Get to Know...Daniel Miller
One of the most interesting elements of the composer features is to learn more about the inspiration for the works. We found it really fascinating to learn about the way Daniel Miller conceived of Contrails for flute and three-channel live electronics. Contrails was awarded the Honorable Mention in the flute and accompaniment category in 2016. Daniel began with the idea of a contrail, a trail left behind after something’s passing, and interpreted it in several ways. We can’t describe it better than Daniel, so we’ll quote from the program notes for the work “The electronics serve as a “contrail” to the flute, capturing and sustaining certain resonant frequencies of the flute’s sound. The whole work is also a contrail of Bach’s aria, “Aus Liebe Will Mein Heiland Sterben” from St. Matthew’s Passion, about the compassion of Christ’s self-sacrifice. Most of the material in this piece was derived from a spectral analysis of the aria. An original computer algorithm running in ACToolbox was used to “morph” smoothly between spectrally generated material and the original flute melody found in the aria. This interpolation occurs in nearly every parameter of the music (rhythm, pitch, dynamics, etc.). The effect is that one musical idea gradually recedes from the texture revealing a second idea hidden within or beneath it. As this patina dissolves, notes or phrases from the original aria are sometimes heard to emerge from the resonant, fluttering abyss from which the work begins.” Sometimes, we’ve found that works strongly based on an algorithm are fascinating in their construction, but lack a certain emotional content. This is not the case in Contrails it is a beautiful and haunting work, a testament to Daniel’s skills as a composer!
Daniel is currently studying in India on a Fulbright Fellowship, we look forward to hearing new music inspired by his research and collaborations in Mysore!
Q&A with Daniel…
Describe your musical background and current activities.
I've been lucky to have had an unremittingly varied and adventurous introduction to various sound practices. Although I have an undergraduate degree in contemporary music theory and composition, I also spent a year studying with "outsider" sound artists on three continents, developing an eccentric "prepared" field-recording practice through travels as a Thomas J. Watson Fellow.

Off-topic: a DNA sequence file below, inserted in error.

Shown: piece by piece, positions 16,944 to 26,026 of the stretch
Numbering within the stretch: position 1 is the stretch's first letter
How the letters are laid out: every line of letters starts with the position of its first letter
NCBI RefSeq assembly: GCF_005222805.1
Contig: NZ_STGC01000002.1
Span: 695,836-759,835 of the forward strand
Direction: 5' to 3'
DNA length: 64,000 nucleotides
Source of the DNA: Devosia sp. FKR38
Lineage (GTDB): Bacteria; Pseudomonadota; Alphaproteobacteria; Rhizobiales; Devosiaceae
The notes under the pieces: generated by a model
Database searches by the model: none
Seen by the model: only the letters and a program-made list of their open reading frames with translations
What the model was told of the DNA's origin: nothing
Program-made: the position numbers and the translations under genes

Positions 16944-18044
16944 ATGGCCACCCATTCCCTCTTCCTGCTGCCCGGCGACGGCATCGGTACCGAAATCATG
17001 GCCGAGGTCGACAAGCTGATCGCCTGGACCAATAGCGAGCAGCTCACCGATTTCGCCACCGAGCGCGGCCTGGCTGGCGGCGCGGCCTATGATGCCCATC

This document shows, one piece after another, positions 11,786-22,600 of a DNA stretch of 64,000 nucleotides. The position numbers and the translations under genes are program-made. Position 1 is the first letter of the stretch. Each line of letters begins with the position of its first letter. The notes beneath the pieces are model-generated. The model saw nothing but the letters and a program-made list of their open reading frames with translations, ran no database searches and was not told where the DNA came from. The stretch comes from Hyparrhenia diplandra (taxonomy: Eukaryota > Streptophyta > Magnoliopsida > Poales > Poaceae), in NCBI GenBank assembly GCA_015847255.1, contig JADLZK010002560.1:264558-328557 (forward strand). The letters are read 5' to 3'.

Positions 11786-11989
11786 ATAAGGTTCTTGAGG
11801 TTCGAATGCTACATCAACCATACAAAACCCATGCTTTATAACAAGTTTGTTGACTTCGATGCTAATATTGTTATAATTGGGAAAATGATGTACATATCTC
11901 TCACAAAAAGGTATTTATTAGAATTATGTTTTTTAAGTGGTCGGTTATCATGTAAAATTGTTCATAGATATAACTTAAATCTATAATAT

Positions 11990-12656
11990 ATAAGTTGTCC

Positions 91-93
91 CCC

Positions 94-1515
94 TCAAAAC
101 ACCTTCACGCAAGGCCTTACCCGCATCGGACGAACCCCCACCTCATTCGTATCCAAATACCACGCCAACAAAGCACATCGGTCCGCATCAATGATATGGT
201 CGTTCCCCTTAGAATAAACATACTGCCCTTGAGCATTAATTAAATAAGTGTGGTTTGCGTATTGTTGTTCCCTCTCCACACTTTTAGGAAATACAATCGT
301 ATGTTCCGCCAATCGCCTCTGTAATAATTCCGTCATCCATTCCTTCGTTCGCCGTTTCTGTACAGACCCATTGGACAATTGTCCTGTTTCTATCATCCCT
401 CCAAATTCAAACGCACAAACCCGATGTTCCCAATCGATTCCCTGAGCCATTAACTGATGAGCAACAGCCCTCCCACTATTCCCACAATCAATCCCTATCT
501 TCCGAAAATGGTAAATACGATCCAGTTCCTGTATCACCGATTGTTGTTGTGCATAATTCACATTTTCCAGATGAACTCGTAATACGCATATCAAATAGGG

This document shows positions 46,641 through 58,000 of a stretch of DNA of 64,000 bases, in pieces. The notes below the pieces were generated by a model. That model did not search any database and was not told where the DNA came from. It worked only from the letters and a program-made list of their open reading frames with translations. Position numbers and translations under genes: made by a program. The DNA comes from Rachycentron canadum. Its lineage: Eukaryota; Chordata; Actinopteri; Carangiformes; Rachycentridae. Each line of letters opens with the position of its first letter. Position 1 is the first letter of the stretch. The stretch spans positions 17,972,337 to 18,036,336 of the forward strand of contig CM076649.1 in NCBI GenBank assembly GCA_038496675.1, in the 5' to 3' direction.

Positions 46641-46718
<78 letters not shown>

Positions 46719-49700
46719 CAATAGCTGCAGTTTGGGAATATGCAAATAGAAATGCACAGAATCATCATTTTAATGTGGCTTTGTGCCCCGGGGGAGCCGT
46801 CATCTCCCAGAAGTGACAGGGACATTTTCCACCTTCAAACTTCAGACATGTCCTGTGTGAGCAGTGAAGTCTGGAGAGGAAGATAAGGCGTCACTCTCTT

In 2015, I followed-up on my passion for intersections between music and technology, completing a master’s degree in digital musics at Dartmouth College. Currently I'm a Fulbright-Nehru Fellow based in Mysore, India, where my research and music composition has reflected various collaborations with Indian musicians and sound artists in and around the Bangalore scene.
What about new music for the flute appeals to you?
The flute is a very somatic instrument. The physicality of the lips and mouth and lungs and hands are very present in the sound, unmediated by strings or hammers or even a reed. I'm really interested in how that manifests in music and in performance, especially in the moments between steady, stable states where standing waves or controllable musical gestures start to break down. In composition, I want to explore how the artifice of stability and control can be peeled back to reveal the chaotic flux saliva, air pressure, and metallic movement.
Tell us a bit about your compositional process.
I consider myself a composer/programmer. A lot of my works are composed with the assistance of computer programs, either for pre-compositional calculations or for live audio processing and/or synthesis.
More About Daniel…
A native of Seattle (USA), Daniel Miller is a composer, programmer, instrument builder, and field recordist. His creative practice centers on perceiving and responding to the vitality latent in simple processes, materials, and technologies. Recent creative interests have included explorations of found objects, live animated interactive scores, and feedback cycles between performers and stochastic processes or acoustic automata. Daniel’s music has been performed in North America, Europe, and Asia. Past collaborators include Nouvel Ensemble Moderne, ensemble mise-en, the International Contemporary Ensemble, Ensemble l'Itinéraire, Sound Energy Trio, the NOW Ensemble, and Ensemble MotoContrario. His electroacoustic works have been accepted by conferences of the Society for Electroacoustic Music in the United States (SEAMUS) and the International Computer Music Association (ICMC), and his research on visual score representation and notation has been featured at the International Conference on Technologies for Music Notation and Representation (TENOR). In 2013 he was a recipient of a Thomas J. Watson Fellowship, a grant that made possible twelve months of research on music and technology in seven countries. In 2016 and again in 2017 Daniel was a recipient of the BMI Student Composer Awards. A former student of the Conservatorium van Amsterdam, Daniel is a recipient of degrees in music composition and philosophy from Lawrence University. Most recently he received his masters degree in Digital Musics from Dartmouth College where he was a music composition student of Ashley Fure. Daniel is currently a Fulbright-Nehru research fellow based in Mysuru, India, where he is advised by Dr. Mysore Manjunath at the University of Mysore. www.lontanomusic.com
If you liked Contrails….
Date of Composition: 2012
Instrumentation: flute, clarinet, electric guitar, double bass, piano
Ritual On a Poem By Whitman
Date of Composition: 2012
Instrumentation: alto flute (doubling on flute), percussion (3 players), soprano, tenor, live electronics.
Date of Composition: 2016
Instrumentation: bass flute, accordion, violin, viola, double bass, and synthesizer
The Flute New Music Consortium is an organization dedicated to the creation and support of new music for the flute.